October 23, 2018
Training and racing advice is easy to find, and a lot harder to filter. Here’s how to do it.
Years ago, when I was still young and early in my pro career, I used to drive my coach crazy.
I was so eager to get better that I spent a lot of time thinking and obsessing over what I should be doing. I was convinced there was a better, faster way to get the results I wanted.
I watched triathlon dvd’s, read triathlon magazines (yes, I am that old) and as time passed, the websites that were replacing them.
I spent hours training and chatting with training buddies, comparing what they were doing with what I was doing.
I noticed their training volume, intensity and race choices.
I looked at what they were eating and how they were fueling their training and racing. I looked at the gear everyone was using.
It’s there the doubt and questioning began to bubble at the surface.
After half-ass doing what my coach advised and half-ass copying the approach of others, my results were not what I wanted.
Fed up, my coach intervened.
While not his exact words, the gist of our conversation went like this.
Coach: “Ben, I believe you can be a good athlete but you’re making poor decisions that are affecting your ability to improve. Rather than looking for a magic pill, you need to believe in our process and in the training and advice, I am giving you. Without that trust, this is not going to work.”
Me: “But [insert athlete’s name here] is doing [insert training method/gear/etc here] and it seems to be working. Plus, I read something that says it’s good so why shouldn’t I try it?”
Coach: “Maybe it is good but maybe it’s not good for you. Instead of trying everything you read or hear willy-nilly, you need to be more deliberate in how you filter and apply it. If you’re only doing some of what I advise and the rest is coming from different sources, how will we ever know what is working and what is not? When things go well (or bad), we won’t know whether that’s the result of the work we are doing or whether it’s due to the other things you are experimenting with.“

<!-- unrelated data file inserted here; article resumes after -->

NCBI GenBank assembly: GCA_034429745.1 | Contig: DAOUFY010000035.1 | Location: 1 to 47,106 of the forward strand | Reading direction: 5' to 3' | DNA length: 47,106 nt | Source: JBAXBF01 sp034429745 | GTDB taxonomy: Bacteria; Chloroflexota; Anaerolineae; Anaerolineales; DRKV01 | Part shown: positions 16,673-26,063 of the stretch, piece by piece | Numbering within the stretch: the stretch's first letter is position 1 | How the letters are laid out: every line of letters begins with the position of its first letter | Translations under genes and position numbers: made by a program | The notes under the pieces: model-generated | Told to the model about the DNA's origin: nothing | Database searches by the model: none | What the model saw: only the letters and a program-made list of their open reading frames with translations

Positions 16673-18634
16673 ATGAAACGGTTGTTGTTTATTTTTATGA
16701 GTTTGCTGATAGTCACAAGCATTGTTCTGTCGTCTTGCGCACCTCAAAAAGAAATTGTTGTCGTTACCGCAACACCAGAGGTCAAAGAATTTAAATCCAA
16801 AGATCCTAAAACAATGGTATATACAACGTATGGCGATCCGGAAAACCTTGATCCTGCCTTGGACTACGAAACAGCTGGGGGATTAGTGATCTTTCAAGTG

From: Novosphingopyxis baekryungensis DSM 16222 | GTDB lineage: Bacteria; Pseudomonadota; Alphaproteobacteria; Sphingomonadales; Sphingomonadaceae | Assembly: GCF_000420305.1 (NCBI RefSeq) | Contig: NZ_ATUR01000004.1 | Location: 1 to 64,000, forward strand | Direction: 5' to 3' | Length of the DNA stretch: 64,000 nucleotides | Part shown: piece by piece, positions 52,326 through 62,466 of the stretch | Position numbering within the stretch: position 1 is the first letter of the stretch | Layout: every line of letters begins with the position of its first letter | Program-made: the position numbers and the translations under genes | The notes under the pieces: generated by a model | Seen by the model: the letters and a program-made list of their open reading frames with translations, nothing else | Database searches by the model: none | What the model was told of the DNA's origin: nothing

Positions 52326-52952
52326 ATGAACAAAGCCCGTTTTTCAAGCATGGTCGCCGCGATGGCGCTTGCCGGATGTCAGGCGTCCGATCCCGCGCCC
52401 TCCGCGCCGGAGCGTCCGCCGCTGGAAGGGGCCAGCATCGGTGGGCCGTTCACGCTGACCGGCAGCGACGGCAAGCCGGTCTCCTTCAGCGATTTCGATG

Me: “So what do you want me to do?”
Coach: I need you to stop listening to so many voices and I need you to let me be your filter. Before trying anything, you need to come to me and we need to discuss what you want to try and why you think it will help you. From there, I will run it through my filters, my experience, and we’ll make a decision on what to try and what to do away with. Do you think you can do that?”
Me: “I guess so.”
Coach: “Good, because if things continue as they have been, I’m afraid this isn’t going to work. Are you clear?”
The message was received and it turned out to be fantastic advice.
With information so readily available and everyone willing to share their opinion or advice, it’s very simple to get caught in the trap of thinking there is a faster or better way.
I am constantly speaking with athlete’s who are listening to too many voices, just as I used to and bouncing all over the place. They’re trying different training methods, diets and gear without any structure or a way to measure whether it’s working.
It’s no surprise that their results are not great.
When you listen to too many voices and fail to filter appropriately, you’ll find yourself in this situation – confused, unfocused and lacking confidence.
With all of the world’s information now available online, there have never been more voices. For everything you read, it’s likely you can read the exact opposite point of view, all seemingly backed up by scientific studies. This is obviously confusing and can lead to a lack of focus.
When you are confused or you don’t know what you’re doing, it’s easy to lack focus. You jump around trying different things hoping to find one that will work for you. The problem is, the less focused you are and the more you chop and change, the less likely you are to succeed.